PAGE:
‘Cause it appears to be a long time,
Before the dawn.
With the addition of Neil Young to the group and the creation of Crosby, Stills, Nash and Young (CSNY), the band continued to reflect the generally antiwar and pro-equality views of the radicalized youth going into the 1970s. Crosby wrote the title track of the album Déjà Vu, which went on to sell nearly eight million copies worldwide, along with the iconic song, “Almost Cut My Hair,” about long hair as a symbol of opposition to the establishment.
Crosby was present when, after the National Guard killings of four students protesting the US invasion of Cambodia at Kent State University on May 4, 1970, Young wrote the song “Ohio.” After Crosby heard Young’s song for the first time, he called Stills and Nash and insisted the band record the track immediately, which they did, and the hit single was released within a month.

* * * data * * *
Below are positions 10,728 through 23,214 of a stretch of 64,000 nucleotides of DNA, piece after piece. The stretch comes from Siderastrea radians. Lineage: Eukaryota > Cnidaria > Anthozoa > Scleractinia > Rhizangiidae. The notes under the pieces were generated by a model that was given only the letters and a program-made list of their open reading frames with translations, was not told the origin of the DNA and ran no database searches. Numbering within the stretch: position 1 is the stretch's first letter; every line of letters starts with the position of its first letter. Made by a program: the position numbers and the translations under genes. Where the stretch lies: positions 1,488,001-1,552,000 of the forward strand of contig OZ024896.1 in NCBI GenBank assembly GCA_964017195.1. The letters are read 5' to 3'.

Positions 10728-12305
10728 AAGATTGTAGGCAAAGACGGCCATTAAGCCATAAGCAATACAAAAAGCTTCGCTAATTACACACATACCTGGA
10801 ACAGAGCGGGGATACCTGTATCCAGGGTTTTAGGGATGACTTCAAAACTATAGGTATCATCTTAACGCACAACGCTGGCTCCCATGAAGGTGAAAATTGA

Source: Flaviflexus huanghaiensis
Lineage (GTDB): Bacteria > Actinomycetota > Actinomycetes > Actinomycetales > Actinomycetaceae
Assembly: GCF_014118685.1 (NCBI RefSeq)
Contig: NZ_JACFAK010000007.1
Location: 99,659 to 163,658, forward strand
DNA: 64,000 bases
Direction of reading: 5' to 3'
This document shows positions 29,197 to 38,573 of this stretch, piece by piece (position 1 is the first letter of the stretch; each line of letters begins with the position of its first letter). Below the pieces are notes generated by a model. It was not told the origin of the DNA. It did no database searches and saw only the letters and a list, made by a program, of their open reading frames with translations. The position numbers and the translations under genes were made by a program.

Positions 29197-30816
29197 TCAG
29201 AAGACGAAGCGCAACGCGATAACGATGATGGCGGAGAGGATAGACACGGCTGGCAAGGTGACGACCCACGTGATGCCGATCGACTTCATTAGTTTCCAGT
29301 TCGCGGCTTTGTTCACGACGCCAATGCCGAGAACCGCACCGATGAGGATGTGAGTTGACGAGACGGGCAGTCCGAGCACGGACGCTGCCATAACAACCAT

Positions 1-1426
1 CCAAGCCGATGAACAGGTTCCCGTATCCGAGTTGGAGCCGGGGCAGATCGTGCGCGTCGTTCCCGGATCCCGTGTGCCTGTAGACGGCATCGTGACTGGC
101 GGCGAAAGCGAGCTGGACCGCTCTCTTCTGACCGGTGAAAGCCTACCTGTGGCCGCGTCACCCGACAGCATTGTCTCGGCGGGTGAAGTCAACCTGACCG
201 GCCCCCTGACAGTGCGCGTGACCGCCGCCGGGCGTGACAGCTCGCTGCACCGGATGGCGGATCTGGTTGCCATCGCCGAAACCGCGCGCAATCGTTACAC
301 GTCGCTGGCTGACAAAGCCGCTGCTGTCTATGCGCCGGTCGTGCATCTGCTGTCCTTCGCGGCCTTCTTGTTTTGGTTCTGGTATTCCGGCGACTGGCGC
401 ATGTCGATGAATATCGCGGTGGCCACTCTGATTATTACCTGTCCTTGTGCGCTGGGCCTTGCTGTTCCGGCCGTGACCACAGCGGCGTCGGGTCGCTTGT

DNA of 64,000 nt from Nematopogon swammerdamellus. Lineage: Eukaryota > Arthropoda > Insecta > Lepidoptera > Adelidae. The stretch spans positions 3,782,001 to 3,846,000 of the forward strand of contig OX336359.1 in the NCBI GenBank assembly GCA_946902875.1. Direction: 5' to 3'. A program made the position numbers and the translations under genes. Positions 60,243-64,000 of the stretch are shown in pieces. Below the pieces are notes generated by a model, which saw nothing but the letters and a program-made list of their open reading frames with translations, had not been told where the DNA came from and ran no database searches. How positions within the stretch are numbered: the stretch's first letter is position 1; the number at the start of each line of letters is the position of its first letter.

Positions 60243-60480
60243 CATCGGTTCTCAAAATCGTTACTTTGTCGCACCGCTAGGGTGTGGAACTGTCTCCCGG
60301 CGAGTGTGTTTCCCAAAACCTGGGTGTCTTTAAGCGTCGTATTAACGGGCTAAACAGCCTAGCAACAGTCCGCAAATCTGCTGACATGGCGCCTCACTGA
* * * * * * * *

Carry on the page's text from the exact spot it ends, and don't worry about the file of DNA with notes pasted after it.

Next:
Creative differences and the pursuit of solo careers by band members—along no doubt with a myriad of financial, social and personal pressures, ranging from the significant to the very petty—disrupted ongoing group collaboration. As with others of his generation, Crosby was by then suffering from the adverse impact of fame and fortune in the music business. He became the target of a hypocritical corporate media campaign identifying him with the negative effects of the hedonism, “free spirits” and self-indulgence of rock-and-roll star lifestyle.